Saturday, July 11, 2015

How Aliens Turned Me Into a Biologist (and a Writer)


Classics like Star Wars and Foundation helped shape my love for science fiction, but one of my very first favorite works was neither movie nor novel. It was a little field guide, written like a birder's handbook, called Barlowe's Guide to Extraterrestrials.

Although I had read precious few of the original stories Barlowe drew from, I was captivated by the meticulous illustrations and otherworldly descriptions. Parasitic males! Glowing skin! Brains in feet!

But I misplaced my childhood copy of Barlowe's Guide some years ago, and had nearly forgotten about it when the Interstellar Day of Science and Story rolled around. The wonderful people behind National Novel Writing Month introduced the hashtag #ScienceIsStory and asked: "Which story made you fall in love with the potential of science fiction?"

And I answered:
Memory suddenly ablaze, I got myself another copy, and turned to the pages I recalled most fondly:


I've still never read the source material--Midnight at the Well of Souls by Jack L. Chalker. (I probably should.) But even without narrative context, I loved the idea of a "mobile plant intelligence" that "takes root" at night. And Barlowe's Gumby-like interpretation tickled all my cute receptors.

Thus inspired, I spent much of my youth inventing new alien species--drawing them, imagining their life cycles and habitats. This is best example I could find in my files:


Let us take a moment to forgive my tweenage self for--in order of appearance--a) inventing a needlessly confusing plural form, b) subject/verb disagreement, c) using "race" instead of "species," d) failure to understand basic population dynamics, and e) treating "male" as "default."

I had a lot of learning to do. Luckily, my fascination with aliens took me by the hand and led right into my education.
Marine biology was, in fact, the natural next step for a sci-fi kid like me. I wasn't the kind that really wanted to be an astronaut, to go into space for its own sake. (Although I do think space is cool.) I just wanted to go to other planets to meet aliens, and it turned out to be more practical to simply step into the ocean.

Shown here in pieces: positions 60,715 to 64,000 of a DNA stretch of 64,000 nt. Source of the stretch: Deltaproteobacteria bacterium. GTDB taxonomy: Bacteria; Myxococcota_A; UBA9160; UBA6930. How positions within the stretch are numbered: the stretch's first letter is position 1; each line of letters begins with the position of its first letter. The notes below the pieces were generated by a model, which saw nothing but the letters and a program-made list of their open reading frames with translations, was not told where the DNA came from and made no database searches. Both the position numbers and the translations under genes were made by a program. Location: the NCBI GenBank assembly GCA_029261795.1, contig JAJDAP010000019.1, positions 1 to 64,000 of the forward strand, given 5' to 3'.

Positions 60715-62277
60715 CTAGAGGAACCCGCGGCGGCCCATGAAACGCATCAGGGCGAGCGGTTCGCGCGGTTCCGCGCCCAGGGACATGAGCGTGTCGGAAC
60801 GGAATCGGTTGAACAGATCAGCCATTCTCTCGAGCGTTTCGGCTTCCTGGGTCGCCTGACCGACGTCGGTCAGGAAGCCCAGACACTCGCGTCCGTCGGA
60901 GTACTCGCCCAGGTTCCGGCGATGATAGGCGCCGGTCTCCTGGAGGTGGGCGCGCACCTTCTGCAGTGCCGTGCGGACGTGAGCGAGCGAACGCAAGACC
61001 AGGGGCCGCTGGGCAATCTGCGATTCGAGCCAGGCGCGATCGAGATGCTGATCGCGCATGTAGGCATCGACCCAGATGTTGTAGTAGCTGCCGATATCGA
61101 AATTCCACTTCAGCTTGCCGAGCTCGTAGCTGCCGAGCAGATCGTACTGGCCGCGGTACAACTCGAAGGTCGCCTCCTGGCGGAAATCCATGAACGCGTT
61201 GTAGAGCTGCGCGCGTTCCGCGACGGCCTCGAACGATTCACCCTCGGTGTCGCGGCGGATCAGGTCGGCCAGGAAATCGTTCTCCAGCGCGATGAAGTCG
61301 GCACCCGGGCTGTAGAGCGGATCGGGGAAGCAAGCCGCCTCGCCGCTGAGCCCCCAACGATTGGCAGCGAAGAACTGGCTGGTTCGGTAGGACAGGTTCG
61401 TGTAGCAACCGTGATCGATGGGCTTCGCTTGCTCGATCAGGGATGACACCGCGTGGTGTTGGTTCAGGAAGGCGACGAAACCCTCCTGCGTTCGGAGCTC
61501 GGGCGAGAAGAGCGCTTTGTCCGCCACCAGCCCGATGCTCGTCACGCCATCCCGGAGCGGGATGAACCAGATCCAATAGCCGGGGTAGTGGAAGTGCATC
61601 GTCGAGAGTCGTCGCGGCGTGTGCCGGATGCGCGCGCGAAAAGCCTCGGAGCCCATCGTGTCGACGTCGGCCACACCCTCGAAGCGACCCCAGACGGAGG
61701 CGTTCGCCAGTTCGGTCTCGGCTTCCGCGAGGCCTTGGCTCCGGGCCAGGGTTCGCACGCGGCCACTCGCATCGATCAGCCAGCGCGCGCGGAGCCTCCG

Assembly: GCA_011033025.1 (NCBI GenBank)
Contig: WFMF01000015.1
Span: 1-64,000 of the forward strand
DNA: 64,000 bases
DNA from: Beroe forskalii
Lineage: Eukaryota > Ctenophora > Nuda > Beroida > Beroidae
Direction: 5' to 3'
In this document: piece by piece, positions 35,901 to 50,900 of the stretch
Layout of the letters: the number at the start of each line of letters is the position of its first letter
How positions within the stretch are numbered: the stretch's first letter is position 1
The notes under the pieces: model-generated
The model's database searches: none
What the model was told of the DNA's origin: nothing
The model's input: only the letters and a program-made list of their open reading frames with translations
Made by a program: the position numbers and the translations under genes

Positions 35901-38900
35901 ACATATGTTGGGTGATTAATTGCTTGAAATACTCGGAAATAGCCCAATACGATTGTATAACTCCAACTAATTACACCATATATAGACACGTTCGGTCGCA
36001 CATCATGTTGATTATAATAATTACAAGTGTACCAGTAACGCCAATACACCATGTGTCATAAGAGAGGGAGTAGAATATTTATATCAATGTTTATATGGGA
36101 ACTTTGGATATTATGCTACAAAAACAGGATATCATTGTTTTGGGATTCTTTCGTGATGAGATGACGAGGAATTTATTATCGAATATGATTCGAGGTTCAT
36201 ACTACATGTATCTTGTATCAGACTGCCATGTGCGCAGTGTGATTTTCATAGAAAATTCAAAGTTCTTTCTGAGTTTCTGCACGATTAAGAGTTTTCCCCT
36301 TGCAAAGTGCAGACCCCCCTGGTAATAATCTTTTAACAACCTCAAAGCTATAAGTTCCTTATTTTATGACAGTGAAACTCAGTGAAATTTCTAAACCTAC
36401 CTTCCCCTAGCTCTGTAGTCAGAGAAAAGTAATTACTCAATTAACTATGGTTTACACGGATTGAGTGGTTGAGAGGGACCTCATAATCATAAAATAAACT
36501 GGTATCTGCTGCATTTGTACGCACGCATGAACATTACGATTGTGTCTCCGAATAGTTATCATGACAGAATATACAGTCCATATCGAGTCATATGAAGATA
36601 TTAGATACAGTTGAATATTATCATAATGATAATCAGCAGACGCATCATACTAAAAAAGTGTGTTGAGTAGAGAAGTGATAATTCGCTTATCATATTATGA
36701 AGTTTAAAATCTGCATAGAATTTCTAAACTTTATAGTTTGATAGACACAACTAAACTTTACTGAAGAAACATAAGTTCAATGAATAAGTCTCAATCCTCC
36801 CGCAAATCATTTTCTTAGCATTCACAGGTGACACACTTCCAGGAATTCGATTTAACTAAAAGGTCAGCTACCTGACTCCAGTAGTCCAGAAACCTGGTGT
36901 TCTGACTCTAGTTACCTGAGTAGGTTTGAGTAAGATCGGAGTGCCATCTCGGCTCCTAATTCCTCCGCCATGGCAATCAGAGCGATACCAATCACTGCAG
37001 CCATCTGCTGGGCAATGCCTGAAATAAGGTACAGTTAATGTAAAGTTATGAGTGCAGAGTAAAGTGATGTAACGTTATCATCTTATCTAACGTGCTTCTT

Parasitic males, glowing skin, brains in feet? Check, check, and check!

So I became a marine biologist, and made a small contribution to the nonfiction equivalent of Barlowe's Guide. Here's the first page of the cephalopod chapter in The Light and Smith Manual: Intertidal Invertebrates from Central California to Oregon:


Admittedly, it could use some color. But with the magnified insets of male octopus sex organs, and the text's mention of escape artistry and ink-squirting, science fact seems not so different from science fiction.

This co-authored chapter was my first scientific publication, and I went on to spend six years investigating the bizarre life histories of squid. I also taught invertebrate zoology, formally and informally, to audiences from 8 to 80. The outreach suited me better than the research, so I metamorphosed into a writer of popular science . . . and science fiction.
I don't make up aliens from scratch anymore--I know too much. Now I just play with the very real, very strange biology all around us. (I also try to be more aware of race and gender issues, and am somewhat kinder to the English language.)

I think my tweenage self would be pleased.

6 comments:

  1. Haha!

    I read Midnight at the Well of Souls, though, and IMHO it's not worth your time.

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  2. This is great! Despite the flaws you mention, there's some awesome stuff in your alien design. I love the drawing, and knowing that you've always been interested in tentacles!

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    1. Yay, thanks! Tentacles are just so great.

      I think my tweenage self would be disappointed by how little time I now spend drawing; I hope to get back to it one of these days . . .

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    2. That tween probably would not have fully appreciated the time commitment of double motherhood....

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